Some patients may try to bargain for services. You have the option to make deals, though that may not appear to be very professional. Hopefully, your fees are based on the value of the services rendered and should not be discounted except for financial hardship or perhaps as a discount for multiple procedures. The best way to handle a bargaining patient is to explain that your fees are the same for everyone and that if you were to offer a discount to one patient, you would have to offer it to all patients to be fair. You may want to have senior fees for the elderly who rather often ask if they are available. By offering compassionate answers to patients’ requests, you keep your bedside manner intact, even if you don’t give the patient the answer they desire.
The nasty letter
When patients make written complaints against you, your staff, or office policies, it is best to respond personally to their concerns either by phone or by mail. Avoid making incriminating statements that can be used against you in court, but don’t be afraid to defend your polices in a professional and respectful manner. If the patient’s complaint is justified, be willing to apologize for inappropriate policies, staff behavior, or personal behavior. Patients will appreciate the time you take to respond, and many times you can resolve the misunderstanding and retain a patient who becomes loyal and admiring rather than the one who makes negative comments all around town. If you don’t have the time or the ability to respond personally, have a highly competent, compassionate staff member take on the responsibility. Always document in the patient’s chart any response you or your staff makes by phone or by written communication.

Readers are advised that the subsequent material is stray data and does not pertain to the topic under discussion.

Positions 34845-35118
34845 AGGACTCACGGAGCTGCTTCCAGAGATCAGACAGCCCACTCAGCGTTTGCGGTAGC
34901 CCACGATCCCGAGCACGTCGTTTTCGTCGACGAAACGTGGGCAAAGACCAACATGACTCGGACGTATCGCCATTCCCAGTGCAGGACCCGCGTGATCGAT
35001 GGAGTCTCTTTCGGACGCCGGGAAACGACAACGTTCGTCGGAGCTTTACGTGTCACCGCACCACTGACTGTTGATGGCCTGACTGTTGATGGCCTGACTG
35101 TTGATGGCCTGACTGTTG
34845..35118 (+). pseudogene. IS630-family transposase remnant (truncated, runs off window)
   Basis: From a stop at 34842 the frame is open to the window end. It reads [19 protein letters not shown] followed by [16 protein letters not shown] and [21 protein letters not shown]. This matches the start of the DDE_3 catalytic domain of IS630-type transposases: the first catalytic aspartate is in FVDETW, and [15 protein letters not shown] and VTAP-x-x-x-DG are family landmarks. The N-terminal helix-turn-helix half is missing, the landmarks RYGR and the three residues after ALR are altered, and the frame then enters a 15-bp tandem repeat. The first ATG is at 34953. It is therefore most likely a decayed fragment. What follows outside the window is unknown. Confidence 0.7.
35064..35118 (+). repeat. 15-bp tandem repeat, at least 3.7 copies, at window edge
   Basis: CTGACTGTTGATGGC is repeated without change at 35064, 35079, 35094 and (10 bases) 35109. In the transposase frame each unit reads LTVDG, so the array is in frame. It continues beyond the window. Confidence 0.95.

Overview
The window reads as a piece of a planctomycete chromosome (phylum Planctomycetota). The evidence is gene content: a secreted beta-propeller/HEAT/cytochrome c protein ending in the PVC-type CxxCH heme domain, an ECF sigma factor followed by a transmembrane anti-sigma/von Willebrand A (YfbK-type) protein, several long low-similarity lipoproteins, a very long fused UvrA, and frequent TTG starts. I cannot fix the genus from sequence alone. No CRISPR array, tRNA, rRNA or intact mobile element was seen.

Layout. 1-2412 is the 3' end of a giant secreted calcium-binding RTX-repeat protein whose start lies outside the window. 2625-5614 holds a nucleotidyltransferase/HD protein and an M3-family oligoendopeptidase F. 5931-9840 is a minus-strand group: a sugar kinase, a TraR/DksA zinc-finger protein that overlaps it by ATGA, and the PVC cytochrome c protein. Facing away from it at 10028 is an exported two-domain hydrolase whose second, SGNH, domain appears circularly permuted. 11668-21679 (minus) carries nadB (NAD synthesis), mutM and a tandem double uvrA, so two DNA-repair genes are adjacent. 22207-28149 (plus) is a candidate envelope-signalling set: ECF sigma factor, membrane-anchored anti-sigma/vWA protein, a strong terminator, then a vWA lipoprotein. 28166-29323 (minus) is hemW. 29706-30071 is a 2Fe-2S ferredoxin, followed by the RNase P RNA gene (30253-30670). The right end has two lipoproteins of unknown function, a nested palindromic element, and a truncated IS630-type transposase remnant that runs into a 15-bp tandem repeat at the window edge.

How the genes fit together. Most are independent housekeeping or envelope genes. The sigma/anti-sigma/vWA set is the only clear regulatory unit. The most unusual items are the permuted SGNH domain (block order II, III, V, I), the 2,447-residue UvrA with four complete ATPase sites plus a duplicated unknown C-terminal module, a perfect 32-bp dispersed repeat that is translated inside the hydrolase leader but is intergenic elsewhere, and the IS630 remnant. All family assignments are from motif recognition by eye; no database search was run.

Staff
Some would argue that relations with staff shouldn’t affect bedside manner; however, if your staff isn’t on your side, they can convey negativity to patients either subconsciously or overtly by making negative comments. Negativity always undermines the doctor-patient relationship by placing doubts as to why others may not like the provider.